Hong Kong travellers, especially the young ones, may be having second thoughts about visiting Thailand after popular student activist Joshua Wong Chi-fung was denied entry by its immigration officers.
Wong, 19, was detained for 12 hours at the Bangkok airport before he was sent back home on Wednesday.
He had been officially invited by the Chulalongkorn University to address its faculty of political science on the 40th anniversary of a government crackdown on student protesters.
The image of Wong being detained in a windowless holding cell without being allowed to speak to anyone is quite difficult to reconcile with Thailand’s promotion of itself as “The Land of Smiles”.
Thai authorities are denying any responsibility for Wong’s predicament, with the country’s military leader insisting that he was refused entry at Beijing’s request.
“It’s China’s business,” junta leader Prayuth Chan-ocha told reporters.
The incident happened just as Bangkok overtook London as the world’s top destination city, according to the latest Mastercard Global Destinations Cities Index.
According to the study, the Thai capital is projected to receive 21.47 million international overnight visitors this year, compared with 19.88 million for London.
Thailand is also the most popular outbound destination for Chinese, overtaking South Korea this year, thanks to its tropical islands, cheaper shopping and massage services as well as relaxed visa rules.
But interestingly, the number of Hong Kong visitors to Bangkok has been declining.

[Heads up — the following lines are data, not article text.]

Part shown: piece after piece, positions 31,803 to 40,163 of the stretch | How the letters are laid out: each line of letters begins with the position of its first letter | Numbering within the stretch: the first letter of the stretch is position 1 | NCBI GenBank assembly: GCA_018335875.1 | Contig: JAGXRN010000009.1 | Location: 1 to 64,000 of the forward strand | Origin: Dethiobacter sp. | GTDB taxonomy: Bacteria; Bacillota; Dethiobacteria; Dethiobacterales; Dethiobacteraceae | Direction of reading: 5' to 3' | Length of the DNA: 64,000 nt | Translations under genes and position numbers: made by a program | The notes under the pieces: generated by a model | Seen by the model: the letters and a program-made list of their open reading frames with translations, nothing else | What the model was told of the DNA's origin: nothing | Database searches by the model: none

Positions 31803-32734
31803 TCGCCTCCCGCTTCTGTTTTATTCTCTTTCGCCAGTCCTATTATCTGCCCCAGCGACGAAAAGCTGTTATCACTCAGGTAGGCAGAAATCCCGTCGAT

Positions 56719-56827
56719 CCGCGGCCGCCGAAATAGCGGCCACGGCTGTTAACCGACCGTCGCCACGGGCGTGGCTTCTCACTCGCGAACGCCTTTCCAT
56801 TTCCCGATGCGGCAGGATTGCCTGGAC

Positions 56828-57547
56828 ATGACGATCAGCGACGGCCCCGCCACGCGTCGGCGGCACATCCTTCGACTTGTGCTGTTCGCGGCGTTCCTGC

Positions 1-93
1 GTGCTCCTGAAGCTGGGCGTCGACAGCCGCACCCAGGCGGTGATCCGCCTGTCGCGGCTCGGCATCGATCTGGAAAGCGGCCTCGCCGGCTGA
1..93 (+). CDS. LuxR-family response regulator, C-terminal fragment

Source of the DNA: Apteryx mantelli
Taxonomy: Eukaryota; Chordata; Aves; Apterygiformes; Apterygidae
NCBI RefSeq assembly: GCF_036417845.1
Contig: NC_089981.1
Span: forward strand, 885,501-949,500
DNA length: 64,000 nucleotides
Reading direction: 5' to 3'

That’s based on chats with well-travelled friends who are now opting for Tokyo or Taipei, instead of Bangkok, for a quick getaway.
All three cities, along with Seoul, have been the most popular destinations for short-haul visitors.
Close to 670,000 Hongkongers visited Thailand last year, up 38.5 percent from 2014, according to data from the Tourism Authority of Thailand.
But the number should have dropped this year after the explosions at the Erawan Shrine in the heart of Bangkok in August last year killed 19 people and injured around 125. Among those killed were two young women from Hong Kong.
Little wonder that even Cathay Pacific had a hard time filling its business class seats to Phuket, which was offered for as low as HK$2,900 each during a promotion this week.
Likewise, amid security concerns, the number of visitors to Malaysia and the Philippines has also dropped, although I have seen a growing number of tourists opting for Singapore for lack of a better choice.
Still, Japan has always been the No. 1 destination for Hong Kong people, with more than a million visitors from our city visiting the country in the past 12 months.
The radiation scare that followed the March 11, 2011 earthquake and tsunami, or even the strengthening yen, has not stopped people from going there for its delectable meals in cozy restaurants and wonderful culture in general.
Air fare to Tokyo has returned to normal rates, or in excess of HK$8,000 for December.
Going to Bangkok, or even Vancouver, which requires a 13-hour flying time, would cost half as much.
I am sure Joshua Wong, who was denied entry to Malaysia last year and to Thailand this week, will have more fun in Japan, which, as we know, doesn’t listen to requests from Beijing.
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